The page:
Realism and Romanticism in the Adventures of Huckleberry Finn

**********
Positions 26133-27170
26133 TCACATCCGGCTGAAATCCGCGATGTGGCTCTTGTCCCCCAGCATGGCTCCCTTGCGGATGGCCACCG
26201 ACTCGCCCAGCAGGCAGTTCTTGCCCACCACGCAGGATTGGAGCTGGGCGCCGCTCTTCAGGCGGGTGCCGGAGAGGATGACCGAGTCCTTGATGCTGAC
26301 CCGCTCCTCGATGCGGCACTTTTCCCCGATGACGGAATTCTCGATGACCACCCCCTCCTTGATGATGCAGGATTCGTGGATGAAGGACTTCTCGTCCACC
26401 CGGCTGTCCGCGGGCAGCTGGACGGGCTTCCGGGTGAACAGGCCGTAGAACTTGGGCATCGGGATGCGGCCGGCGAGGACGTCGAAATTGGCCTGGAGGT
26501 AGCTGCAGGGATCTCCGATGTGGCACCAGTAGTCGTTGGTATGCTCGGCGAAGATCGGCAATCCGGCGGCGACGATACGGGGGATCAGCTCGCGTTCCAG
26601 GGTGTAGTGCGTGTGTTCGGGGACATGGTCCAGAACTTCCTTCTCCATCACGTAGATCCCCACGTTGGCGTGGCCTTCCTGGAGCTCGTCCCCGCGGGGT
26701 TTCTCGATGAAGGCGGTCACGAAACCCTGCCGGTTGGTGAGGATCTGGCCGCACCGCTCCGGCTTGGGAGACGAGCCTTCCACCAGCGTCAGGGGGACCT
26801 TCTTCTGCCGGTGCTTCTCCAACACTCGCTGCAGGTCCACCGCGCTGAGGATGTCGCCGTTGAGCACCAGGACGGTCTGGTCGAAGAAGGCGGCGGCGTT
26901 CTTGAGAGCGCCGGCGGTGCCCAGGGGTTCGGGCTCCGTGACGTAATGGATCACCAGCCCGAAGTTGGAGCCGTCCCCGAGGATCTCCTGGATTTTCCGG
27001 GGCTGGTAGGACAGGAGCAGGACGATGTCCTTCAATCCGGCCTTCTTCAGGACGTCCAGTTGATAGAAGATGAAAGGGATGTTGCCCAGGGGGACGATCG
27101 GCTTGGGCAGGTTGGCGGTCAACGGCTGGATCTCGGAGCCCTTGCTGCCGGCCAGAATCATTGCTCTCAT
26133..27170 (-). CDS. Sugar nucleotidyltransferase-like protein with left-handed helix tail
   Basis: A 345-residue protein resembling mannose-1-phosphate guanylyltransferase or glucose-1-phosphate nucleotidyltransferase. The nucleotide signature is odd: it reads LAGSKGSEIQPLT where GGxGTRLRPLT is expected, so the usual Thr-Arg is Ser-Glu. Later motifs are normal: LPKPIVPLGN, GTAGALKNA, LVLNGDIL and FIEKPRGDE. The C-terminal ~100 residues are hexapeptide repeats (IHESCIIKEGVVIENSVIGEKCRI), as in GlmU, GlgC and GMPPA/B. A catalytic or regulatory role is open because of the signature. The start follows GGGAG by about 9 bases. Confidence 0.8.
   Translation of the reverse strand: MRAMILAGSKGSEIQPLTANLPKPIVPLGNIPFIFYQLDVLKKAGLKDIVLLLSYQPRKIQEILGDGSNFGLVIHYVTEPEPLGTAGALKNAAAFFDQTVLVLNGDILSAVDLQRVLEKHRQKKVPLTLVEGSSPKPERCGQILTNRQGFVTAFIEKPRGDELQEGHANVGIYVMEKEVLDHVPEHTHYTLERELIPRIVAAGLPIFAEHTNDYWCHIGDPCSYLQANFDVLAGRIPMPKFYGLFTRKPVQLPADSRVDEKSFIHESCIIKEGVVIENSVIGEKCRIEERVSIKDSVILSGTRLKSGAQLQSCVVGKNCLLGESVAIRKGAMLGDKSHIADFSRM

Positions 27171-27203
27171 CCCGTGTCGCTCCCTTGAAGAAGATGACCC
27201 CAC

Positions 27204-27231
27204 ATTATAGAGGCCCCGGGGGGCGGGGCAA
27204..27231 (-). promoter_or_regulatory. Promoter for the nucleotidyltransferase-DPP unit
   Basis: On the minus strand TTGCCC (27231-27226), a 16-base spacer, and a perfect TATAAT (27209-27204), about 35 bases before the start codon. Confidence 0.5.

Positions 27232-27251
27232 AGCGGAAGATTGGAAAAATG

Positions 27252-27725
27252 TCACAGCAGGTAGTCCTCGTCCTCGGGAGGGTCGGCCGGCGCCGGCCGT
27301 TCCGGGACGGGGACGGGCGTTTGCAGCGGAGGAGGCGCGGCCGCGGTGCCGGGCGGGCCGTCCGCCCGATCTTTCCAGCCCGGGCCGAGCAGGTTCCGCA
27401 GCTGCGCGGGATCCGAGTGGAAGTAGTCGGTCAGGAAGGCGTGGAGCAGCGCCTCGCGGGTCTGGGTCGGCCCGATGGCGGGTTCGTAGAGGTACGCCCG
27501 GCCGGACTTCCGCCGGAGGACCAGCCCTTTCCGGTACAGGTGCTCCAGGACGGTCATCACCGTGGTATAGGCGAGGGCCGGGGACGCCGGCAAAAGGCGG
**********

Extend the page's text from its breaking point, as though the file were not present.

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Realism and Romanticism in The Adventures of Huckleberry Finn “The only difference between reality and fiction is that fiction needs to be credible.” This quote by Mark Twain exposes some of Twain's viewpoints about literature. By Twain stating that fiction needs to be credible, he is undoubtedly sharing his partiality to Realism over Romanticism. According to, his preferred literary style exposes everyday life in a clear and realistic way, a style known as Realism. In contrast, Romanticism emphasizes inspiration, subjectivity, emotion, and nature's importance. Surprisingly, even though Twain obviously prefers Realism, there are numerous aspects of Romanticism throughout Mark Twain's novel, The Adventures of Huckleberry Finn. This classic novel provides a story that intermingles Realism and Romanticism. The setting, characterization, and main themes of the novel hold countless examples of these divergent literary styles. The utilization of flamboyant detail allows Twain to create a fascinating visual setting. As an act of realism, Twain uses actual times, towns, and rivers in his setting. For instance, the era of the novel is set around 1835-1845. We know this because Twain mentions that the novel is set forty to fifty years before the time of publication. (Twain 130) He places the setting in St. Petersburg, Missouri as well as various other locations along the Mississippi. By using existing places, Twain enables the reader to have a more realistic view of the story. In doing this, Twain is using the literary device of Realism. In addition to Twain's use of realism in the setting, he utilizes a number of Romantic techniques to convey detailed aspects of the character's environment. Romantic literature often includes personification. In Huckleberry Finn, Twain clearly personifies nature. It can be assumed that Twain did this to establish
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